I don't really care if my team wins that much. Many of the stories in the Kupat Ha-ir are about tragedies being averted, not 50/50 chances on football or basketball games. My point is that it is one thing to believe in God who hears our prayers. It's entirely another to believe that God is a cosmic candyman who pays us off if we promise money to a specific charity. I can believe the former, but not the latter.

rosie said...

conserve,
is it cosmic candyman or paying it forward? I thought the reason for tzedukah was that the world is kept in existence by the constant giving of Hashem and He wants us to emulate his ways. A world of stingy people can't really exist for too many generations.
We got this really interesting catalog that I am sure appeals to many people. It features livestock that can be sent to families in third world countries in the name of an American who really doesn't need another wallet or necktie. It reminds people that there is a whole world out there that Hashem gave us the ability to help.
As far as Kupat Hair, I never bought into their stories, although I do believe that tzedukah and acts of kindness can do something of a cosmic nature to turn bad situations around.
Refua shleima to your father-in-law.

Miami Al said...

Rosie there is a WORLD of difference between:

Tzedakah makes the world a better place, which is part of why Hashem instructed the Jews to do it...

and:

Doing good deeds results in a karmic payback as a result.

The former is a pinnacle of Judaism. The latter is Hindu paganism at best, and black magic at worst. That's the objection, it's not just silly, it's potentially a dangerous behavior.

Shove money in a box, that's fine.

Don't make the box an amulet.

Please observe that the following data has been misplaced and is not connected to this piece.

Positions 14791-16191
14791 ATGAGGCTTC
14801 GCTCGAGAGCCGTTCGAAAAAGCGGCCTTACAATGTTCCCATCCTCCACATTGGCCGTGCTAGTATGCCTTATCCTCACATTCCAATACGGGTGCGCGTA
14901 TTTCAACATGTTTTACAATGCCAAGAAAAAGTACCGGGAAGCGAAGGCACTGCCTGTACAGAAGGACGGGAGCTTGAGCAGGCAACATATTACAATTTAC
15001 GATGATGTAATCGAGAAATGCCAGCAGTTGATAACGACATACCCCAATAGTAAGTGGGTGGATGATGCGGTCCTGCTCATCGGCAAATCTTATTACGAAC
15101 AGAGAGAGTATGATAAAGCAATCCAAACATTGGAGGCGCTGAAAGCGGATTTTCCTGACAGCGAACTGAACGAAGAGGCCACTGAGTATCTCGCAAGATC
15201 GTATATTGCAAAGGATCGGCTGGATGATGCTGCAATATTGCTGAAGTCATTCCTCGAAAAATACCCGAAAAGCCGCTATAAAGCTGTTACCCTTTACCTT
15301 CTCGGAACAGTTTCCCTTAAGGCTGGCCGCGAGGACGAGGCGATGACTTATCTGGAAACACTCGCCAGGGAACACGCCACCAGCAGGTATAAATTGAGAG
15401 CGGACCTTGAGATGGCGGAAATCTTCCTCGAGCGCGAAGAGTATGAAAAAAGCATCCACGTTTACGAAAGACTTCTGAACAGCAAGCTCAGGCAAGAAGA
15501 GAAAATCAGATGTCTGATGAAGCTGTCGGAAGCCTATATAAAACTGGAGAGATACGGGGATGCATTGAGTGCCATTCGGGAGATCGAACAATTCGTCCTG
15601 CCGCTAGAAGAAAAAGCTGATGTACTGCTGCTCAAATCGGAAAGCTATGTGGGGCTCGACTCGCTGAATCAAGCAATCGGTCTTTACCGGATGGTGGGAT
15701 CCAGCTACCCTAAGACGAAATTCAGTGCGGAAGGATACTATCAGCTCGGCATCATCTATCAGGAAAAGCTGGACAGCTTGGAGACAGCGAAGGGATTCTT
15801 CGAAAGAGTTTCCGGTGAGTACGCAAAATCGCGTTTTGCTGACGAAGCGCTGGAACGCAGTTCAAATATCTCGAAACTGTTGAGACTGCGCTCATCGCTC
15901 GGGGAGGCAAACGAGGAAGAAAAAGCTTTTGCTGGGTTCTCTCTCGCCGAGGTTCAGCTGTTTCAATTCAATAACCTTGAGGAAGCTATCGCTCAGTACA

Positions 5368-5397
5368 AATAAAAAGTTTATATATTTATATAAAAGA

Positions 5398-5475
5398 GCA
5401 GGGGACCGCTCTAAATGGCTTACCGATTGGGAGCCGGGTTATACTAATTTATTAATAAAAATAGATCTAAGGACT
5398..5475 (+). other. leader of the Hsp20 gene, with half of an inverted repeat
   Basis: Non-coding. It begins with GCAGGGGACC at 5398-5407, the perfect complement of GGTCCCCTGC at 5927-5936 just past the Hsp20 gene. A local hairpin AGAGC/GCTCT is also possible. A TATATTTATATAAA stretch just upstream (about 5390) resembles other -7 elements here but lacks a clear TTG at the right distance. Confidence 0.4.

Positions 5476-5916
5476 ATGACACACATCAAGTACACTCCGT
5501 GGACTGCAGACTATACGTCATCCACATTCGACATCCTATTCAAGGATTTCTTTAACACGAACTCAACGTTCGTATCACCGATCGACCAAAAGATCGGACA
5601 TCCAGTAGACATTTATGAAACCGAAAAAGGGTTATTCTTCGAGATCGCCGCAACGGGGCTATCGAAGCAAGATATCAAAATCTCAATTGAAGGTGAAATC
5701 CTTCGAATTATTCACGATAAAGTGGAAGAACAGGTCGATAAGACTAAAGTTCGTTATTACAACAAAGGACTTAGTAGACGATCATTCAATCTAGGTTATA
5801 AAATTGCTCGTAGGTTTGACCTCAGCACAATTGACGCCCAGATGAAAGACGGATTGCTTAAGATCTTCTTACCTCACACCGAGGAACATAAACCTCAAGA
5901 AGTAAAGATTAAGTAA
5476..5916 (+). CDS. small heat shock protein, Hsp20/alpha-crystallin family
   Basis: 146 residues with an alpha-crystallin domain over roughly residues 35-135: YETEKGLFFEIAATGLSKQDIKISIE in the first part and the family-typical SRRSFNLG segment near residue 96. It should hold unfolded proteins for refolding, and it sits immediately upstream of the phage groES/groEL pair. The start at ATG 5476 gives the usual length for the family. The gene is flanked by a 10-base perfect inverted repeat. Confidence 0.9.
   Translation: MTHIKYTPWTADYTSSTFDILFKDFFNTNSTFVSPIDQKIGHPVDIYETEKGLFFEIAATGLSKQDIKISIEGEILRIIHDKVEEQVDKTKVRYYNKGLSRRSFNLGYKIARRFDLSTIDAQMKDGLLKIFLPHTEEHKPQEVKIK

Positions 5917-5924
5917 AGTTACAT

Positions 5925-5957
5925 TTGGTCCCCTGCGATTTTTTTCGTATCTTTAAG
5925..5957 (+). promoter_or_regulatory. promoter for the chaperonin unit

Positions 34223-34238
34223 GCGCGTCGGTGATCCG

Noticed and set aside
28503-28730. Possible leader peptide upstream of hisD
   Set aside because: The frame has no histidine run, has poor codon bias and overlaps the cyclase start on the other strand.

Lou said...

Kupat Hair?

Is that the organization that assists bald people?

Anonymous said...

"Doing good deeds results in a karmic payback as a result.

The former is a pinnacle of Judaism. The latter is Hindu paganism at best, and black magic at worst."

If one doesn't expect a particular payback in this lifetime, how is that a problem? The idea that HKB"H would discard a tefila or a dollar in a pushka goes against the idea of Dayan HaEmes. Of course we rely upon Him to decide when and how to apply the "deposit". Yes, it may go for what we had in mind, but it doesn't trouble me when it doesn't.

Should it?

rosie said...

Don't make the box an amulet.

Miami Al, how is that different than a red string around someone's hand?

That is the problem with halachic discussions on blogs like this is that people who lack the knowledge to intelligently discuss something of a halachic nature, decide what Judaism is and what it isn't. I think that there are some recognized amulets in Judaism. Isn't a hamsa an amulet? That is a sfardic symbol but what exactly is it?

DAG said...

Who says you are allowed to wear a red string around your hand, Rosie?

rosie said...

DAG, I realize that just because many people do something, it doesn't mean that it is allowed but did you ever hear that it was specifically not allowed?
I have seen on here that someone decided by reading the simple pshat that something was an aveira without really studying the details of the mitzvah.
A little knowledge can be a dangerous thing. Too bad that there are never any rabbonim that like to blog and clarify halachic situations.

Chana said...

Rosie - What is the halachik source for the red string? My Rav told me not to wear it because it is superstition.

rosie said...

Chana,I don't know but remember that halacha itself comprises both the sfardic and ashkenazic traditions, even though there are often huge differences in practice. Today's parsha had the uncles of Osnas putting an amulet on her before giving her to Potifar. That amulet led to her marrying Yosef.

Anonymous said...

No it didn't. It had a MEDRASH relating the legend of the uncles of Osnas putting an amulet on her before giving her to Potifar. Is it meant to be taken as absolute literal history?

Jen said...

How can y'all complain about the K"H mailings? When they arrive I pull my older two boys aside and go through them, showing them all the places where their claims vary from OUR understanding of Judaism and of HaShem's work in the world, and then moving from there into the laws of tzedakah, the laws of caring for one's own (and one's fellow's) money, and why Abah and Imah give first, and essentially exclusively, to local Jewish charities. It's a monthly chinuch mailing, and it arrives FREE in my mailbox every couple of months!

conservative scifi said...

Baruch Dayan Emet. A wise man who love Judaism and his family is gone.

I won't have to give anything to Kupat Ha-ir, and can direct my $100 to a charity that isn't duplicitous.